The World Bank has joined with more than 100 partner agencies and organizations to endorse Scaling Up Nutrition: A Framework for Action, which sets forth principles and priorities for action to address undernutrition and help countries reach the MDGs by 2015.

The Bank’s efforts to support results-based financing have intensified through the multi-donor Health Results Innovation Trust Fund. Contributions to this trust fund from Norway and the United Kingdom totaled US$550 million for use through 2022. To continue improving monitoring and evaluation, lending is much more focused on creating incentives for key results—clear and measurable objectives for health service delivery and for important health outcomes.


The Bank continues to focus on more results-based health lending and is using the resources of the Health Results Innovation Trust Fund to leverage additional IDA and IBRD funds. The Bank will continue to invest in strengthening health systems as a means of meeting disease-specific targets and achieving the MDGs. Particularly in Africa, with two health systems strengthening “hubs,” the Bank is well-positioned to provide technical assistance to countries in results-based financing, pharmaceuticals, health care financing—including community insurance—and the development of IHP+ compacts.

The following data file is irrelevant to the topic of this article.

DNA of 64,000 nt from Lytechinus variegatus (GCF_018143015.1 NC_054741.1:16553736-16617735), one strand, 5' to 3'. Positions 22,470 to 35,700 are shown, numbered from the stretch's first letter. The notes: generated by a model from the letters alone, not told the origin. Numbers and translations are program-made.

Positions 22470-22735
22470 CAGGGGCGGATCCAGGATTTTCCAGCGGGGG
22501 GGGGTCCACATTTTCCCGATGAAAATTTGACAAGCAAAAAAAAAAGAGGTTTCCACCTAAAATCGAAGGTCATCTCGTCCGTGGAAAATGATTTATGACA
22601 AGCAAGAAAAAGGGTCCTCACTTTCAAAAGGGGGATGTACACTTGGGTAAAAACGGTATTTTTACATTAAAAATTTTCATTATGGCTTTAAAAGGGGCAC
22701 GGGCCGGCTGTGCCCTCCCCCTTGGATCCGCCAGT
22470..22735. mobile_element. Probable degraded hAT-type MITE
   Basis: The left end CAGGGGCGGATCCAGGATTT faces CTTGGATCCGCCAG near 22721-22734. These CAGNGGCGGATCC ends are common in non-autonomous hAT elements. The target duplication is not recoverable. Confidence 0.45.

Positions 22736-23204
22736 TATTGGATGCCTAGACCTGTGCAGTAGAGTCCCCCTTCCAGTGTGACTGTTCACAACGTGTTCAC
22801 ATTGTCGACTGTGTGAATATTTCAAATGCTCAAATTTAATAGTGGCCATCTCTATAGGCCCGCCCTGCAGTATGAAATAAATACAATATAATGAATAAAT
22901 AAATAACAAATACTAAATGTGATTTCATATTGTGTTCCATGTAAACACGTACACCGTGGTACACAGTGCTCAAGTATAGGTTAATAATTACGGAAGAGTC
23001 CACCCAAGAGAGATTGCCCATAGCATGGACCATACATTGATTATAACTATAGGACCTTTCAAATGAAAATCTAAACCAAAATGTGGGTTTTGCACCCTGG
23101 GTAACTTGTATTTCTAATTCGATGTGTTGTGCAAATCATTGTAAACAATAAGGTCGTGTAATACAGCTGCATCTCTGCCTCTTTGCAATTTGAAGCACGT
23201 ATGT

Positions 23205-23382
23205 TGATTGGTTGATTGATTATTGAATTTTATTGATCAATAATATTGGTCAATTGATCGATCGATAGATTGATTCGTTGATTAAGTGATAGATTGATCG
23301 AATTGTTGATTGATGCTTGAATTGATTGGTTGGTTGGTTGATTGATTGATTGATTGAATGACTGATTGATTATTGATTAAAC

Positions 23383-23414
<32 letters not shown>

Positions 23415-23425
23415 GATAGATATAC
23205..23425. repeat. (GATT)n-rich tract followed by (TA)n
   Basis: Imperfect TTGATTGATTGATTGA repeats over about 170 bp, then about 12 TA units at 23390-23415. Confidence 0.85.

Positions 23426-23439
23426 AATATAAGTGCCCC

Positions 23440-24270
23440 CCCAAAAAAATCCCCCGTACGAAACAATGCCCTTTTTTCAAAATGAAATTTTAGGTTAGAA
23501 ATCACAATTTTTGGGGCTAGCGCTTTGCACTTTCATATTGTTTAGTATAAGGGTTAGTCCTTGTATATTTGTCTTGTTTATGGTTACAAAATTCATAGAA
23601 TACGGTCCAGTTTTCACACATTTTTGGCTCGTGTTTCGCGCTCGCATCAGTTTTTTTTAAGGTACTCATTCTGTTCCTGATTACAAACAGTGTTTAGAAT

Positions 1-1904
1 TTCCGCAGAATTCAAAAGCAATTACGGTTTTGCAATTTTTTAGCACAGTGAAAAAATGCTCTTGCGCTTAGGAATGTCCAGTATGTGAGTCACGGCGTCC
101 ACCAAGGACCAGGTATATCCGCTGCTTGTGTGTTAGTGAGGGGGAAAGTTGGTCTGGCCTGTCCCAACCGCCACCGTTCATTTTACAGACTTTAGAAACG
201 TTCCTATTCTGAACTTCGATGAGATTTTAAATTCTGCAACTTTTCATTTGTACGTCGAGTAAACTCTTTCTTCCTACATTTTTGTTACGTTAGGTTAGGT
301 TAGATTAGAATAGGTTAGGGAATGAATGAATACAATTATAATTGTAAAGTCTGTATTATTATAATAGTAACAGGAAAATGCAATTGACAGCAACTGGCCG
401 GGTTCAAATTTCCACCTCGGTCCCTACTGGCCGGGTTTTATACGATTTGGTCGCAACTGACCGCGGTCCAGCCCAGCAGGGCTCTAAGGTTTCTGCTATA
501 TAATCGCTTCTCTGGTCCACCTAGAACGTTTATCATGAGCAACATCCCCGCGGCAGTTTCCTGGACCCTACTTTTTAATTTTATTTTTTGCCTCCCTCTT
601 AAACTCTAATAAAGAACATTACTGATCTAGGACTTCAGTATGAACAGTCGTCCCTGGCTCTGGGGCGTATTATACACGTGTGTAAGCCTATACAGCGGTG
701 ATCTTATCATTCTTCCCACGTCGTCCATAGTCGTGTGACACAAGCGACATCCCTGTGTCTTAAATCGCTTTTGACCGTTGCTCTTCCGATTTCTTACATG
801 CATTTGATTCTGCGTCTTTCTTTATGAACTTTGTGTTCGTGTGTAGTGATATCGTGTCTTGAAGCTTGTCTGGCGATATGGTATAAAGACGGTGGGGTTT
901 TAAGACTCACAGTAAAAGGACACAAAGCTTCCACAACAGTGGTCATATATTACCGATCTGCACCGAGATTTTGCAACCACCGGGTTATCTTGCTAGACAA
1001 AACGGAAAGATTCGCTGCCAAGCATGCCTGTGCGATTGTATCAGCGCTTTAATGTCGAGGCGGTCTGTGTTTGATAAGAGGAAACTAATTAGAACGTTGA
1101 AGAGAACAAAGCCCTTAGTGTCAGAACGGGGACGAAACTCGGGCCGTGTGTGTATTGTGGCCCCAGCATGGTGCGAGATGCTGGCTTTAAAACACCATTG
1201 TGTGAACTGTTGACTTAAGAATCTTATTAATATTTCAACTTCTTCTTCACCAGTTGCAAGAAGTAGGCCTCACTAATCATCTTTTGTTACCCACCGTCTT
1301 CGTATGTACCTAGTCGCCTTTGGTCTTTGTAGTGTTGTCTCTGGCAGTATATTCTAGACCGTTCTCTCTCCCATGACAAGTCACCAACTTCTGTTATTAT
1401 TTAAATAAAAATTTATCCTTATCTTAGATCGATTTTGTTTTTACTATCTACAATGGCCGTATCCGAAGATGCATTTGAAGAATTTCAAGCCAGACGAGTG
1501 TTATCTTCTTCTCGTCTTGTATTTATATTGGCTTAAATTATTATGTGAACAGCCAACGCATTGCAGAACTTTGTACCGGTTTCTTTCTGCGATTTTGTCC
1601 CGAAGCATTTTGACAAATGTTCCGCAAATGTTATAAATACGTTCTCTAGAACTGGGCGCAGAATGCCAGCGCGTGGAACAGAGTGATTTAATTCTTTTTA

The Bank’s 2010-2015 Reproductive Health Action Plan focuses on health systems strengthening for better reproductive health outcomes—especially for the poor and youth—in countries with a high burden of maternal deaths and high fertility. The Bank is also working with partners to develop better ways to monitor the health MDGs, including the estimation of trends in child and maternal mortality. Regions are explicitly identifying opportunities to address HNP priorities across operations outside the sector and build linkages with non-state actors to position the Bank as a knowledge partner (e.g. South Asia). The Bank is also pursuing multi-year programmatic analytic and advisory activities (e.g. Latin America and the Caribbean), non-lending technical assistance, policy notes, policy dialogue, and country-to-country learning to maintain engagement with countries even in the absence of lending.


In Brazil, 74% of the indigenous population was fully immunized by 2010.